Silver lining for Ballard

26-Jul-2013 12:00 AM

The Australian team has won four more medals on Day 6 of competition at the IPC Athletics World Championships, with Angela Ballard (NSW) taking home SILVER in the women’s T53 wheelchair 100m and Michael Roeger (SA), Kath Proudfoot (ACT) and Rheed McCracken (Qld) all winning BRONZE.

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Continuing what has been a very impressive week for the three-time Paralympian, Ballard’s effort for second adds a third medal to her Lyon 2013 campaign after also winning silver in both the 200m and 800m.
 
Excitingly for the Sydney-sider, it also means that she can now focus on her favourite event, the 400m, after crossing the line today in 17.64 behind Lisha Huang (CHN, first, 17.09).
 
“I went quicker yesterday in the heats and I wanted to improve on that today in the final, so from that perspective the result isn’t fantastic. That said I have a silver medal for my efforts and that’s not a result worth ignoring,” Ballard said.
 
“I’m probably more excited about now being able to focus on the 400m. It’s without doubt my favourite event and I have been sort of preparing for it all week by making sure my rest is constant and my recoveries are good. It’s going to be a great end to my championships and hopefully I can give it a really good crack.
 
“I’m very happy with my results so far, and so is my coach which is always good. I have some things I need to do to take my performances from silver to gold long term but to have three medals now, and hopefully another one from the 400m is just fantastic.”
 
Roeger’s bronze medal was won in the men’s T46 arm amputee 1500m in a time of 4:06.74, with the Canberra-based South Australian adding a second medal to his IPC Athletics World Championships tally after crossing third in the 5000m as the first Australian on the track on Day 1 of competition.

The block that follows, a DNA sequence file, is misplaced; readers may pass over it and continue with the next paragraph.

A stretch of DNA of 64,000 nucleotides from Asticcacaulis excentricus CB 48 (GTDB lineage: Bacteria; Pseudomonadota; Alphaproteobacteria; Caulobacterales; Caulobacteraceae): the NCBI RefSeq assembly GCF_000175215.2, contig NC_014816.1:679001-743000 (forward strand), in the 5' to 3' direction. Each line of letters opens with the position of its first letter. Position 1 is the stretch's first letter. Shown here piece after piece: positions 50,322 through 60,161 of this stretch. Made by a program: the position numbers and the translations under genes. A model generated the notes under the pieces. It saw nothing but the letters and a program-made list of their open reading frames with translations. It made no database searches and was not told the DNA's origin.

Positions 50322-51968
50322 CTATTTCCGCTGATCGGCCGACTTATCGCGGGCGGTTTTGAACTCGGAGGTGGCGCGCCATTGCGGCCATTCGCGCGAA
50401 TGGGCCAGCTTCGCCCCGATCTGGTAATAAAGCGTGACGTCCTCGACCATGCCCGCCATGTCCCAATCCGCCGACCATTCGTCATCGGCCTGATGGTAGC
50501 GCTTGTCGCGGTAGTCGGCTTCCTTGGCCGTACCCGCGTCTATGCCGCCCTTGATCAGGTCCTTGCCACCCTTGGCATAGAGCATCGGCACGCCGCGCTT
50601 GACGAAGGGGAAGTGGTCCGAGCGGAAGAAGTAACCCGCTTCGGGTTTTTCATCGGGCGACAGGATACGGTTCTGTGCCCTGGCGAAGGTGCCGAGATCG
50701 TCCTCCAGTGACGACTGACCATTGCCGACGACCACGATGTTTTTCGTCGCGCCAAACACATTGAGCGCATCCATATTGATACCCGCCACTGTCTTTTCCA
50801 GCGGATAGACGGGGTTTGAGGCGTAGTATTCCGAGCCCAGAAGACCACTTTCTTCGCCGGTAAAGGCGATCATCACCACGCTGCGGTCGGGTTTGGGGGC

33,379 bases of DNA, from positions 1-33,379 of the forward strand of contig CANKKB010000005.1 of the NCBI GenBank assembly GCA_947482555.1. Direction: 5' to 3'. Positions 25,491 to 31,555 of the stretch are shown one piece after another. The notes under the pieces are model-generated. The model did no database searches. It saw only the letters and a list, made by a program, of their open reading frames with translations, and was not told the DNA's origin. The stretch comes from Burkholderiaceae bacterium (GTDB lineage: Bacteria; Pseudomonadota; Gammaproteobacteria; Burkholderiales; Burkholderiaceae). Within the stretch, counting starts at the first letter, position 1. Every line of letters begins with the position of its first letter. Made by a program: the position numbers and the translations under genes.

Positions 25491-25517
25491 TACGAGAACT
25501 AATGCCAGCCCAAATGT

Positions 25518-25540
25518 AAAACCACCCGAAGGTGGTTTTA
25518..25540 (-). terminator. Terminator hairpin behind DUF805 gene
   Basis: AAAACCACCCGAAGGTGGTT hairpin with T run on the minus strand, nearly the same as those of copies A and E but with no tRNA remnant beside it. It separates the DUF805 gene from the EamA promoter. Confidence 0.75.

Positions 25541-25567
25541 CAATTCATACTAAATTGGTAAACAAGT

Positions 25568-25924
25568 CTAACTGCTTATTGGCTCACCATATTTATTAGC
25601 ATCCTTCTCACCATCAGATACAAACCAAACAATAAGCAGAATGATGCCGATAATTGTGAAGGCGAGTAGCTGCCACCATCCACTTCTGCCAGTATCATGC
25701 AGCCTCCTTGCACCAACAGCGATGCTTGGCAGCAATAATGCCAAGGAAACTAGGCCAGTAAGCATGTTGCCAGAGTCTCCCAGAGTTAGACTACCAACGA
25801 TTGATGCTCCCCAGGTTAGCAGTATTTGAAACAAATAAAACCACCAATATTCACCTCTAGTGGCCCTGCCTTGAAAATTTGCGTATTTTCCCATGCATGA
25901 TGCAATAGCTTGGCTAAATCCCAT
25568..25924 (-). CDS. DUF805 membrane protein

“The first lap was really slow, but my coach and I decided to sit in the pack this time rather than lead like I did in the 5000m. It was about biding my time and remaining calm, then trying to make a move later in the race. With about 600m to go I took it on going to the front, then even when the Algerian, who is a great athlete, came past me I thought I would be able to chase him down after his busy program but it wasn’t to be. He was a bit strong in the sprint,” Roeger said.
 
The two medals that Roeger has won here are the first of his career and will spur him on to bigger and better things at the 2015 IPC Athletics World Championships in Doha (QAT) and the 2016 Rio Paralympic Games.
 
“I am so happy with this campaign, two major championship medals. This has been seven years in the making and it makes me real emotional to think of all the hard work I have put in and all the help I have had to get here from people like Athletics Australia, the APC and the AIS, and obviously my coaches over the journey. It’s been an amazing week that’s for sure,” Roeger added.
 
The two-time Paralympian Proudfoot added another third place to the one she delivered in the shot put just days ago when she threw 24.91m on her third attempt in the F35/36 javelin throw for athletes with cerebral palsy. Opening her account with a 23.42m hurl, Proudfoot, who is coached by Aaron Holt, continued with 23.25m, her best throw, 24.61m, a foul and 24.41m to close. Mariia Pomazan (UKR) won the gold medal with a world record throw of 31.42m.